For an artist hailed worldwide as the kingpin of the so-called beat scene, Los Angeles resident Steven Ellison is surprisingly enamored with melody. He exercises a deft command of its powers, too. But the producer's work as Flying Lotus has always been beholden to the rhythms and sounds of hip-hop, elements which provided his intergalactic excursions with a vehicle familiar to its earthbound listeners, even if those beats were experimental in their own right. Los Angeles, an album rife with chunky beatwork and alien soundscapes as sprawling as its namesake, presented this sound at its most arresting and complete, but Ellison proved himself to be creatively restless on the ambitious follow-up, Cosmogramma. On that record, he expanded his scope to include more live instrumentation, high-profile vocalists, and two other major components: a predilection for proper jazz motifs and all of the ambling melodies that came with the genre. But the producer's slant toward mind-boggling drum programming continued to prevail—that is, before he started work on Until the Quiet Comes.
A lot can be gleaned about what's in store on any given Flying Lotus record from its opening track, as he treats each of them like portals to individual sonic worlds with their own unique inhabitants, geology, and weather patterns. "All In" is no different. The song starts off Until the Quiet Comes with beautifully somber chords, a simple drum pattern, and unexpectedly subtle undercurrents of Ellison's beloved galactic shimmer, sounds which glaringly imply that this is the least extraterrestrial and most melodic Flying Lotus album to date. Not only is Quiet driven largely by seemingly acoustic instrumentation, but also soulful vocal turns and breezy atmospherics. Only on a small handful of the 18 tracks does Ellison dip into his patented unquantized MPC button mashing. "Heave(n)"'s rhythmic jerks, the oppressive buzz of "Sultan's Request," and the dimension jumping "Hunger (feat. Niki Randa)" revisit the mystically intangible realm of Los Angeles, but like with most memories, they never quite capture the essence of those past gems.
Similarly, Until the Quiet Comes often comes off as a smoothed-out and watered-down Cosmogramma. Gone is the otherworldly skitter and shuffle of beats that made productions like "Computer Face//Pure Being" and "Pickled!" such a joy to return to; Ellison now seems to favor rhythms that could quite easily be performed by a novice jazz drummer. Granted, the wealth of harmonious layers—strings, keys, bass, vocals, synths, etc.—piled over those simple beats are undeniably well-arranged and gorgeous. It's impossible to deny the allure of "Getting There"'s brilliant sparkle and the poignancy of the warbling plucks in the first half of "me Yesterday//Corded." More often than not, however, Flying Lotus leaves Thundercat's breakneck bass riffs, or the guest singer's croons, or the onslaught of wandering melodies to do most of the heavy lifting on these productions, as fully evidenced on "See Thru to U" with the show-stealing Erykah Badu. Save for a soft-but-consistent thump, "Phantasm (feat. Laura Darlington)" is basically an ambient chillout track with a vocal performance fitting of a Stereolab cover band providing the main attraction. It's easy to drift into wondering exactly what happened to the instrumental hip-hop guru fans have been falling for since 1983's dense sci-fi beatscapes first appeared.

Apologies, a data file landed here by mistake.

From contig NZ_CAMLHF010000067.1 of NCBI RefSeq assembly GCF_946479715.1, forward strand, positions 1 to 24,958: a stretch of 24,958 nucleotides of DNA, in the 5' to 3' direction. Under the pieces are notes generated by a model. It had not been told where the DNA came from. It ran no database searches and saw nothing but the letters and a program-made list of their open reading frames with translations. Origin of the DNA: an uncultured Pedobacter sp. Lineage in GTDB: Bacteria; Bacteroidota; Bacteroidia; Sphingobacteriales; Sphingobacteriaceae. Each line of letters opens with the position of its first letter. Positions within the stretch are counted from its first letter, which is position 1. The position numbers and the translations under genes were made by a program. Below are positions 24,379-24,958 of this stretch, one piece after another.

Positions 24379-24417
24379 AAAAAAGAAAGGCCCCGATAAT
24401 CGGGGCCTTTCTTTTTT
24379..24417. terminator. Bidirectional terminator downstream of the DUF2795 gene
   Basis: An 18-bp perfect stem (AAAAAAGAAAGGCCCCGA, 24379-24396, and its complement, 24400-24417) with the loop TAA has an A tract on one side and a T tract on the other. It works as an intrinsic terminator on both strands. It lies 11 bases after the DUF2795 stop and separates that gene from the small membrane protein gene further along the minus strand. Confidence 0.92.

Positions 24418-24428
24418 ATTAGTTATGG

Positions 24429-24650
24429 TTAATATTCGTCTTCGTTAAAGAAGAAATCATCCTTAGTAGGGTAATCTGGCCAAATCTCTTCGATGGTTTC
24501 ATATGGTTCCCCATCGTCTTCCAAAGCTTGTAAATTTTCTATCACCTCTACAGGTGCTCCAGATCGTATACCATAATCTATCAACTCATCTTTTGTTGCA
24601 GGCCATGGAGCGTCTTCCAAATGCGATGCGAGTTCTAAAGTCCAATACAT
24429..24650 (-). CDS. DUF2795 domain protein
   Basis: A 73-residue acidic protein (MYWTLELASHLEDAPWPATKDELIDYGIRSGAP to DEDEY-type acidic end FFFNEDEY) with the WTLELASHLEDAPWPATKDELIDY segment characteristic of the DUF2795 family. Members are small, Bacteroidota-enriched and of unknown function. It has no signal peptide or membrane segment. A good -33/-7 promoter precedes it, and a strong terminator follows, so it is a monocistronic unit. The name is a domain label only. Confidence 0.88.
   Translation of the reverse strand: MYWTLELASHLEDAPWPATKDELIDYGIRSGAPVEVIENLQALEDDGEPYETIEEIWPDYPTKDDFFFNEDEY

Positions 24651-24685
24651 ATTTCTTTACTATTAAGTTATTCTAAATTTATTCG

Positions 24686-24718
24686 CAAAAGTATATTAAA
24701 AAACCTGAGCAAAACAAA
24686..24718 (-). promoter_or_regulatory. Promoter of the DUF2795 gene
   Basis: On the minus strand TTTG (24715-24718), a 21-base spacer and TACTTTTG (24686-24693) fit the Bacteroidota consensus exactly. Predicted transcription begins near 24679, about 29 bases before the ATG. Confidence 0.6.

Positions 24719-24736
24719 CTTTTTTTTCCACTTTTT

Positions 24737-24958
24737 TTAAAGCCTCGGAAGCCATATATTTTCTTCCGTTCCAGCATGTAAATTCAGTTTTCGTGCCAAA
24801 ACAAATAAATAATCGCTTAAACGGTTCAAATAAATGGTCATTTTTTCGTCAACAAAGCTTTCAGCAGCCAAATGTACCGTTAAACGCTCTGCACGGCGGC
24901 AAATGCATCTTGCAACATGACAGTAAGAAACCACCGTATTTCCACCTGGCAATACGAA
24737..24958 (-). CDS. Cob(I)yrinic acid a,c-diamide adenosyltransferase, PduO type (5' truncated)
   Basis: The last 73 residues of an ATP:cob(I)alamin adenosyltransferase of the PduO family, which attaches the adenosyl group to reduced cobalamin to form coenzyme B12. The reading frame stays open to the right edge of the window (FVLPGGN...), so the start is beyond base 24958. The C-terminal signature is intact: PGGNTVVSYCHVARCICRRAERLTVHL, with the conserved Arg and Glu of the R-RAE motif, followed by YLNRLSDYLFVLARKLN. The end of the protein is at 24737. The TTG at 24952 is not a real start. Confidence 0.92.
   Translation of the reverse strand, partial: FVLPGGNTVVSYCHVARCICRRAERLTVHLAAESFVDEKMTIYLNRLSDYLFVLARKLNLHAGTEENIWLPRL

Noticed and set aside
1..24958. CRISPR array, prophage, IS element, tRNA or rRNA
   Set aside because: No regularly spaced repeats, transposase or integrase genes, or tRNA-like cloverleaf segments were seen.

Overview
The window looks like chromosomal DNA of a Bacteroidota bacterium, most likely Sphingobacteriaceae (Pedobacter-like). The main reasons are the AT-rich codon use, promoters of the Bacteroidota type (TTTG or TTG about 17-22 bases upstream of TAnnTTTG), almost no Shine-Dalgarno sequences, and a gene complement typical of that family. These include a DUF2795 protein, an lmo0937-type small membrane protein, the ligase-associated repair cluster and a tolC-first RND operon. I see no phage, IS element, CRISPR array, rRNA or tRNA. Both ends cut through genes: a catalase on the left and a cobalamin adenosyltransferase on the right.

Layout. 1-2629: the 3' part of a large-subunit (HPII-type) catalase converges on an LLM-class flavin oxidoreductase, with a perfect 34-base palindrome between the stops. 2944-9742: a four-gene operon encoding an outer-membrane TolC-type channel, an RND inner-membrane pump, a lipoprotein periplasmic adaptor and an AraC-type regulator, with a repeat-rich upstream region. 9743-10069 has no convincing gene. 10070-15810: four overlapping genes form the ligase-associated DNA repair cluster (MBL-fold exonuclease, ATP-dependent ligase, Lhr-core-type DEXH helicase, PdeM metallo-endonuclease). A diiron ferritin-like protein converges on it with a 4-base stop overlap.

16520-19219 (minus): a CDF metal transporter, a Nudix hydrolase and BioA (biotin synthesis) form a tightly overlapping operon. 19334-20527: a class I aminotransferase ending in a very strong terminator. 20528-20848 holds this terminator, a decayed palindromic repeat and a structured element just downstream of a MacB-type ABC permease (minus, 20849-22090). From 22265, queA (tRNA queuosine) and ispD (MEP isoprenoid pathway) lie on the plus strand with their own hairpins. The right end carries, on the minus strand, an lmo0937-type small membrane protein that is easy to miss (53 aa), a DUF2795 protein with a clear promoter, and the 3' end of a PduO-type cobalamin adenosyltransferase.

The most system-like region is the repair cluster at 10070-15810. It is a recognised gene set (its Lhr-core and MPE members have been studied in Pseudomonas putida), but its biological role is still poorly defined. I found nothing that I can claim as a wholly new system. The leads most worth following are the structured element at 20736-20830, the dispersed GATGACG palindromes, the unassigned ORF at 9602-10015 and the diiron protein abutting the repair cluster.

There are moments that hint towards Ellison's rhythmic genius, though. When "The Nightcaller" transforms from a buoyant free-jazz jaunt into a punch-drunk funk-blap hybrid, something about the swagger of the walking bassline and drum-machine knock makes for a deliciously nod-worthy combination we haven't heard since 2007's Reset EP. Thom Yorke's contribution to "Electric Candyman" finds the inimitable singer working with a seductive vocal quality uncommon to his own repertoire, which is then woven throughout a subdued production that also manages to be particularly manic and syncopated, even compared to a pre-Quiet FlyLo tune. These outstanding tracks are few and far between, however, and almost sound out of place when they do appear. When Ellison jumps between rehashing Cosmogramma and remembering Los Angeles, it can feel like listening to portions of two albums that have been haphazardly stitched together, which is unfortunate for an artist whose past works congeal with such a fluid continuity. The two-track suite of "Tiny Tortures" and "All the Secrets" is a good example of how Flying Lotus could blend his increasingly split musical personalities by unleashing a bit of wild drum programming, a handful of unchained melodic themes, some metaphysical soundscapes, and a few surprises, all at once.
None of which is to say that Until the Quiet Comes is a bad record, per se. It almost goes without saying that no one else in the Southern California beat scene (or any of its respective off-shoots, for that matter) could have written this music, certainly not without coming off as a dyed-in-the-wool copycat or wannabe. And only after releasing genre-defining and genre-defying LPs in tandem could a record like this sound subpar. Flying Lotus has a lot to live up to, it's true. To his credit, he delivers the goods more consistently than we should probably expect, and even the greatest auteurs have moments in their careers that are less than glowing. It would be a stretch to call Until the Quiet Comes' disjointed tracklist and middling retreads the low point of Ellison's discography, but suffice it to say that the LA cornerstone has produced far more challenging and consistent records than this. Chances are that's a gift he hasn't completely lost.